During the first day or two after surgery when you are recovering at home and might still be on painkillers, you probably will not have much of a desire to eat healthy foods, or even to eat. Many people including myself, tend to get severe nausea from opioid-based painkillers. Just remember that the sooner you can provide your body with quality nutrition, the faster you will be on the road to recovery. The last thing you want to do is delay healing by snacking on junk food during this crucial window of time.
2. High-Protein Diet
In the first few weeks after a serious injury or surgical procedure, your body will be working in overdrive to repair its damaged tissues. Having a steady supply of amino acids during this time is essential for the healing process. It also limits muscular atrophy that can occur during your downtime away from training.
Aim to get at least one gram of protein per pound of body weight. I prefer sticking to whole proteins from animal and plant sources, but supplemental protein powders may be used if you find yourself having trouble eating enough. If you use protein powders, look for a plant-based protein blend or a goat milk-based whey protein for ease of digestion.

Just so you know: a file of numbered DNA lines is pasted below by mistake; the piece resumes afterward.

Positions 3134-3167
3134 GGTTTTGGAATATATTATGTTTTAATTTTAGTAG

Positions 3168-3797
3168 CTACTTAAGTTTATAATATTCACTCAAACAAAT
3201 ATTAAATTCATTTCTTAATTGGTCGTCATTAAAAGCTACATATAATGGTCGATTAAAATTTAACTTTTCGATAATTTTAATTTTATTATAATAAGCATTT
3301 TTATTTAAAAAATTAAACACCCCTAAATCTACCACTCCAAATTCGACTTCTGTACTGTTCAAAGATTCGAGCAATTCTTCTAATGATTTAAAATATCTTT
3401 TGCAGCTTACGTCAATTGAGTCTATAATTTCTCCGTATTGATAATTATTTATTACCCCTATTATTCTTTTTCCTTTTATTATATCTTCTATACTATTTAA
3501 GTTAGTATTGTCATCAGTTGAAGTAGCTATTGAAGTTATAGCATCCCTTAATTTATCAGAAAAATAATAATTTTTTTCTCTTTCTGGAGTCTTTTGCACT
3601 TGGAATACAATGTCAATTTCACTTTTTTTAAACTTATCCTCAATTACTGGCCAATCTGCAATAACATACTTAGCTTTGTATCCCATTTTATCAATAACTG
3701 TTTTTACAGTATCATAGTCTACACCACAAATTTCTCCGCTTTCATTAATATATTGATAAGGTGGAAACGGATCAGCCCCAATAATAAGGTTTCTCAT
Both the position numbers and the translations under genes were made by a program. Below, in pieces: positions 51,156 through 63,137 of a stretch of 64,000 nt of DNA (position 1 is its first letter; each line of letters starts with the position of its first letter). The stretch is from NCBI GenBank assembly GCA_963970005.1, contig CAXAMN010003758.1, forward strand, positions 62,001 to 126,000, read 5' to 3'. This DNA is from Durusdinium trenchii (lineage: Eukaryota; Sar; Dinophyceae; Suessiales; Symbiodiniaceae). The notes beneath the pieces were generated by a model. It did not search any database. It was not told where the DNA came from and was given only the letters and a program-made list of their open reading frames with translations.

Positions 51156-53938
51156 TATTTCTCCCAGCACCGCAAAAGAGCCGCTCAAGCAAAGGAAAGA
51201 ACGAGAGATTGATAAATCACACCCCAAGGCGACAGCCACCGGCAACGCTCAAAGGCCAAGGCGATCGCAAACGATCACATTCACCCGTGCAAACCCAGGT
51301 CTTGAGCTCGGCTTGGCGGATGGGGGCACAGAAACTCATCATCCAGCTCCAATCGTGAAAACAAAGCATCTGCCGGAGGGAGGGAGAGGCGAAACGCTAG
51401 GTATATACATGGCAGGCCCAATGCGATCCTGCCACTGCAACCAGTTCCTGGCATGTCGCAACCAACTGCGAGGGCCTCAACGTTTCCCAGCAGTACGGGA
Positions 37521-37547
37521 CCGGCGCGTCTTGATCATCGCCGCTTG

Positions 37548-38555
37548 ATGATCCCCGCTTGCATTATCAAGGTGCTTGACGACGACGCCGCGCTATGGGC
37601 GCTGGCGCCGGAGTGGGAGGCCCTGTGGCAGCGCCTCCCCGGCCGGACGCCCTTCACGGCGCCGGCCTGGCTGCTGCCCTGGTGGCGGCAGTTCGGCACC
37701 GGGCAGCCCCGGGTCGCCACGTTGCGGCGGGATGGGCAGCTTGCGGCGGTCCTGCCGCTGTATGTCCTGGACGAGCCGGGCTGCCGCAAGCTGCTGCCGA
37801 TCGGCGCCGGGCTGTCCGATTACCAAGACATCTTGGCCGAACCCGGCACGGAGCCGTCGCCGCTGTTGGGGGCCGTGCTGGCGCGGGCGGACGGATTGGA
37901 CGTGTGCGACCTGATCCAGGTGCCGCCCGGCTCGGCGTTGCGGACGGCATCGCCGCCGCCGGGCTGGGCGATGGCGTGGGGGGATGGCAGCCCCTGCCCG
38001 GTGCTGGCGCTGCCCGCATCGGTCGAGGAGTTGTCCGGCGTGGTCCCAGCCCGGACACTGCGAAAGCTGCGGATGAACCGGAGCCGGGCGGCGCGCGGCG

3. Proteolytic Enzymes
The use of systemic, proteolytic enzymes is still a somewhat controversial topic within the medical community and is seen as an “alternative” treatment. I recommend them based on the positive results demonstrated in scientific studies, the safety of using enzymes as compared to NSAIDs and opioid-based painkillers, and my own personal experience with them after surgery.
When most people think of supplemental enzymes, they probably assume they are being used as a digestive aid, but that is only one use. When these enzymes are taken on an empty stomach, they can be absorbed into the bloodstream where they break down inflammatory proteins throughout the entire body (hence the term “systemic enzymes”). They also help the body dissolve excess scar tissue. The use of enzymes post surgery has been proven effective in significantly reducing swelling and pain,1,2 and has been shown to be a viable replacement to traditional NSAIDs based on its efficacy3 and gentle effect on the body.